Business Overview

This listing has amazing potential. This is a local restaurant location since 2005 in Auburn Alabama. It also includes a food truck permitted to setup on Auburn’s campus daily for students and for special events and athletic events. This is truly two different income streams from the same business. Auburn is currently the fastest growing large city in the state growing at a whopping 43%. Now is your chance to cash in on the tremendous growth with a well run and well established business of 16 years. Owner financing is available.


  • Asking Price: $330,000
  • Cash Flow: $87,000
  • Gross Revenue: $600,000
  • FF&E: $85,000
  • Inventory: N/A
  • Inventory Included: N/A
  • Established: 2005

Detailed Information

  • Property Owned or Leased:N/A
  • Property Included:N/A
  • Building Square Footage:N/A
  • Lot Size:N/A
  • Total Number of Employees:7
  • Furniture, Fixtures and Equipment:N/A
About The Facility:

The restaurant is well established and has been in its current location since 2005. The restaurant also owns and manages a food truck licensed to visit campus during school days and athletic events.

Is Support & Training Included:

Owner willing to stay on 30 days to ensure a smooth transition

Purpose For Selling:


Pros and Cons:

Owner has a restaurant location and a food truck that is permitted to visit Auburn campus during classes and also during special events and athletic events. What a HUGE opportunity

Opportunities and Growth:

Auburn is an extremely fast growing community. Auburn used to be a sleepy college town, except on game days. Now it is the fastest-growing large city in the state. Auburn grew from 53,380 residents in 2010 to 76,143 residents in 2020. That is an increase of 22,763 people — 42.64 percent growth. The business continues to grow as the population expands.

Additional Info

The venture was established in 2005, making the business 17 years old.

The company has 7 employees and is located in a building with disclosed square footage of N/A sq ft.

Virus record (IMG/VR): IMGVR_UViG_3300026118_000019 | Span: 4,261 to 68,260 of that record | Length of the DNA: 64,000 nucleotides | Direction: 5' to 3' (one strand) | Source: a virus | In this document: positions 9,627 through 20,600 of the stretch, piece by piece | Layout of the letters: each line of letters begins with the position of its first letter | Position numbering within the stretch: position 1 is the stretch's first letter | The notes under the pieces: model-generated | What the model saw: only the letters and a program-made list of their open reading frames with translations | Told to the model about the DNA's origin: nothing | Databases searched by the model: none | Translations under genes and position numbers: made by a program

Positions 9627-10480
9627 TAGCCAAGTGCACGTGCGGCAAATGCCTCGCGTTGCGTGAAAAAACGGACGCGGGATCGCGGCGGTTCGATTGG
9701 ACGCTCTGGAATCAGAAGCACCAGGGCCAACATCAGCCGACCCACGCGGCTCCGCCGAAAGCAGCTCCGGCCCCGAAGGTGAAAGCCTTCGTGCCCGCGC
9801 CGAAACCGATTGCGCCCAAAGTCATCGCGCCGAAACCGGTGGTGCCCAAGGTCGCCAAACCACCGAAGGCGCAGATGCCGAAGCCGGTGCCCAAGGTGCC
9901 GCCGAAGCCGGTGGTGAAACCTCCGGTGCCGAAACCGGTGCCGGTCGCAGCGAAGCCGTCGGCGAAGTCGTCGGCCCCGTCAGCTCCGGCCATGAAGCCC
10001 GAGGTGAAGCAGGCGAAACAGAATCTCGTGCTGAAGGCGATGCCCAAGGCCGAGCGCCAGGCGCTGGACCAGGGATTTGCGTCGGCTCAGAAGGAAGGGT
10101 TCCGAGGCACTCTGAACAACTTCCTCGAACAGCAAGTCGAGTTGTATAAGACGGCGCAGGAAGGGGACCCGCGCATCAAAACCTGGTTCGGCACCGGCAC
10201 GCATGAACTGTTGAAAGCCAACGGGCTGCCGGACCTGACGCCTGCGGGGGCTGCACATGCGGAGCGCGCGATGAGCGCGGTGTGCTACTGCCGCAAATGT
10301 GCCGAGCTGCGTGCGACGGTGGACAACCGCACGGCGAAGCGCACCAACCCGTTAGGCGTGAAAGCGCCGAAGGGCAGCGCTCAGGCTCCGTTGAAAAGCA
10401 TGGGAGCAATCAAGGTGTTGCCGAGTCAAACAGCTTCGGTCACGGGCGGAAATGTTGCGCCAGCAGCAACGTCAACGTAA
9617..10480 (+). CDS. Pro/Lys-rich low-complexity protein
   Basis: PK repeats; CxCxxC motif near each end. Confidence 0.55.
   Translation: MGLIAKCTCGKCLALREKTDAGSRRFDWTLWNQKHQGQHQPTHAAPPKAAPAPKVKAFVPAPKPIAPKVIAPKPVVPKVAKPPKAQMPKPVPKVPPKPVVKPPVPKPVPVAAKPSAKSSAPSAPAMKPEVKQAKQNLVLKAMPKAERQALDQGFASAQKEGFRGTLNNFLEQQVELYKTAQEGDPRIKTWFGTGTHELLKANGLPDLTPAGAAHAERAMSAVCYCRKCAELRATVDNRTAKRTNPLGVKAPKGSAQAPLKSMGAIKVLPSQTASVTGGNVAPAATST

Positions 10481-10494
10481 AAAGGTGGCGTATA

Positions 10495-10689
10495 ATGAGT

The building is leased by the business for $2,400 per Month

Why is the Current Owner Selling The Business?

There are all types of reasons why individuals decide to sell companies. Nonetheless, the real factor and the one they say to you might be 2 completely different things. For instance, they might claim "I have way too many other commitments" or "I am retiring". For numerous sellers, these factors are valid. But, for some, these may simply be reasons to attempt to conceal the reality of altering demographics, increased competitors, current decrease in revenues, or a variety of various other reasons. This is why it is very vital that you not rely totally on a seller's word, but rather, make use of the vendor's answer together with your overall due diligence. This will paint an extra sensible image of the business's current scenario.

Existing Debts and Future Obligations

If the current business is in debt, which numerous businesses are, then you will have reason to consider this when valuating/preparing your offer. Numerous businesses finance loans in order to cover things such as inventory, payroll, accounts payable, etc. Bear in mind that occasionally this can suggest that revenue margins are too tight. Numerous companies fall into a revolving door of taking loans as a way to pay back various other loans. In addition to debts, there may likewise be future commitments to take into consideration. There might be an outstanding lease on tools or the building where the business resides. The business might have existing contracts with vendors that must be met or might lead to charges if terminated early.

Understanding the Customer Base, Competition and Area Demographics

How do companies in the location attract brand-new customers? Often times, operating businesses have repeat clients, which form the core of their everyday profits. Specific aspects such as brand-new competition growing up around the area, roadway building and construction, and employee turn over can affect repeat customers and also negatively influence future revenues. One essential point to think about is the location of the business. Is it in an extremely trafficked shopping center, or is it concealed from the highway? Obviously, the more individuals that see the business often, the better the opportunity to build a returning customer base. A final idea is the general location demographics. Is the business located in a densely populated city, or is it situated on the edge of town? Exactly how might the regional mean home earnings impact future revenue potential?